( Reuters ) – Amazon.com strives to bring its futuristic, cash-free store format to airports to win the business of hungry, time-pressed travelers for public records and one person with the strategy familiar.
The move underscores how a company that started out as an online bookseller is looking for impulses in the brick-and-mortar retail sector to drive more consumer spending.
The world's largest online market for months The retailer has expanded Amazon Go, where customers scan their smartphones at a turnstile and then cameras recognize what they take off the shelves. When the shoppers are done, they just leave the store and Amazon settles their credit cards.
Amazon has opened seven of its stores to the public since January: in Chicago, San Francisco, and its hometown of Seattle, which focus primarily on workers nearby offices that are looking for a quick lunch.
Amazon examines the top US airports for new locations, as demanded by several airport operators.
From a technology consultant who supports Los Angeles International, the country's second largest airport, to a concessionaire. "Interested?"
"Yes. Thank you! ", The concession official replied.
A few hundred miles north, in the heart of Silicon Valley, an account manager at Amazon Clouds asked San Jose International Airport for a meeting and referred to Amazon Go as one of many options we can discuss.
Following the June meeting where Amazon discussed how the stores work, an airport IT manager wrote: "I look forward to pushing the Amazon Go technology at the airport. "[1
An Amazon spokeswoman declined to comment.
A person familiar with the strategy has confirmed that Amazon is investigating how the cash-free stores can be transported to airports, and that an employee with experience in business development has been assigned to the task.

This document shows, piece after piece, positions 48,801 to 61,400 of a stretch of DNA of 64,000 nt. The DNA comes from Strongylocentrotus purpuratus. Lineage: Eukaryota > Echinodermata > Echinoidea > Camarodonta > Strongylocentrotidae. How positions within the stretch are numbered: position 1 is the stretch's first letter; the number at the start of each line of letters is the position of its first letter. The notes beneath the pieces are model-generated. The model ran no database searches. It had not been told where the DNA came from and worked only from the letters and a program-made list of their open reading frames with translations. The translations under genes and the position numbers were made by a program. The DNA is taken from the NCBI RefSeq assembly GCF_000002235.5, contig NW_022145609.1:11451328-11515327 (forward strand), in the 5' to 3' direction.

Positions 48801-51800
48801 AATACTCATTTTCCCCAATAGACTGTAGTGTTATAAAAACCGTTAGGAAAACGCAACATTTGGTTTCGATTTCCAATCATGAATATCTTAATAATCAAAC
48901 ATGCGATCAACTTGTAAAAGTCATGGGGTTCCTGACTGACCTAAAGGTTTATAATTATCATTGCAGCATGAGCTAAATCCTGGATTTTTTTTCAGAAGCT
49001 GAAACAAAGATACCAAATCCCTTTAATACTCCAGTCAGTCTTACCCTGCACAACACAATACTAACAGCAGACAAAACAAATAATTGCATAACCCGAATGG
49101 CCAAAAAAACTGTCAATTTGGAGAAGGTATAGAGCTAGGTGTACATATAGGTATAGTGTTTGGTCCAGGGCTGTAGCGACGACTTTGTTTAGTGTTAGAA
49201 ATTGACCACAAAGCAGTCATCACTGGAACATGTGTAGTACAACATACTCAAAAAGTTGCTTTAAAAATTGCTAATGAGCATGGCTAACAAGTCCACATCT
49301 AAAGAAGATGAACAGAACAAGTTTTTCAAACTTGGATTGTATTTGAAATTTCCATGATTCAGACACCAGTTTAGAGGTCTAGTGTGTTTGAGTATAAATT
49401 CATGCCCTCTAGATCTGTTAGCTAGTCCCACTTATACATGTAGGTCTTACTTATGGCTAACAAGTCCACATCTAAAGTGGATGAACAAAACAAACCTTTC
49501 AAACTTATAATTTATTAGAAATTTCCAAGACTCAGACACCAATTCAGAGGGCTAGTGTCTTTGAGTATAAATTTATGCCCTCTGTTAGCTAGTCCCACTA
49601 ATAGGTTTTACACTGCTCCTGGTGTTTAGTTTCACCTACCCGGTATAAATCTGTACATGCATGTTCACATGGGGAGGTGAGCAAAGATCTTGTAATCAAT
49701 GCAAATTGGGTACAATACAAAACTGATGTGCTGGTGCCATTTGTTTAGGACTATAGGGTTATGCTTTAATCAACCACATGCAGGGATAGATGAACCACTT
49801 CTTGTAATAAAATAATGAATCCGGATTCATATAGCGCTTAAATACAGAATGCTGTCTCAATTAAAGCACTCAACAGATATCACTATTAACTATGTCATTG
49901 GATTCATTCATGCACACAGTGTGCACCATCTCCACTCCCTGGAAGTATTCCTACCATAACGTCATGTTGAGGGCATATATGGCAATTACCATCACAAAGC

"Think about how you can expose your brand," the person familiar with the matter said on condition of anonymity. "You'll be able to build a broader mind when you're only in a dozen of the best airports."
According to the US Department of Transportation, more than 350 million passengers were on board at the country's 12 main airports last year.  Operating at airports presents Amazon Go with new challenges.
Workers need to make concessions after security checkpoints, and renting space in busy sections of an airport can be expensive. In addition, many airports are publicly operated and require potential concessionaires to make public bids for retail space.
When "you make a deal, it's almost like going out and shopping again," Kazuko Morgan said. Deputy Chairman of the real estate service company Cushman & Wakefield. She did not talk about Amazon.
"Not only are your terms publicly known, someone may come in the last hour and block you," she said.
This has not stopped airports from going to court the online retailer. In September, a concession manager for Dallas Fort Worth International Airport sent an e-mail to Amazon Go's Vice President-in-Charge asking for a partnership "at Amazon Go's first airport."
The airport did not immediately respond to the question whether the concession manager was working.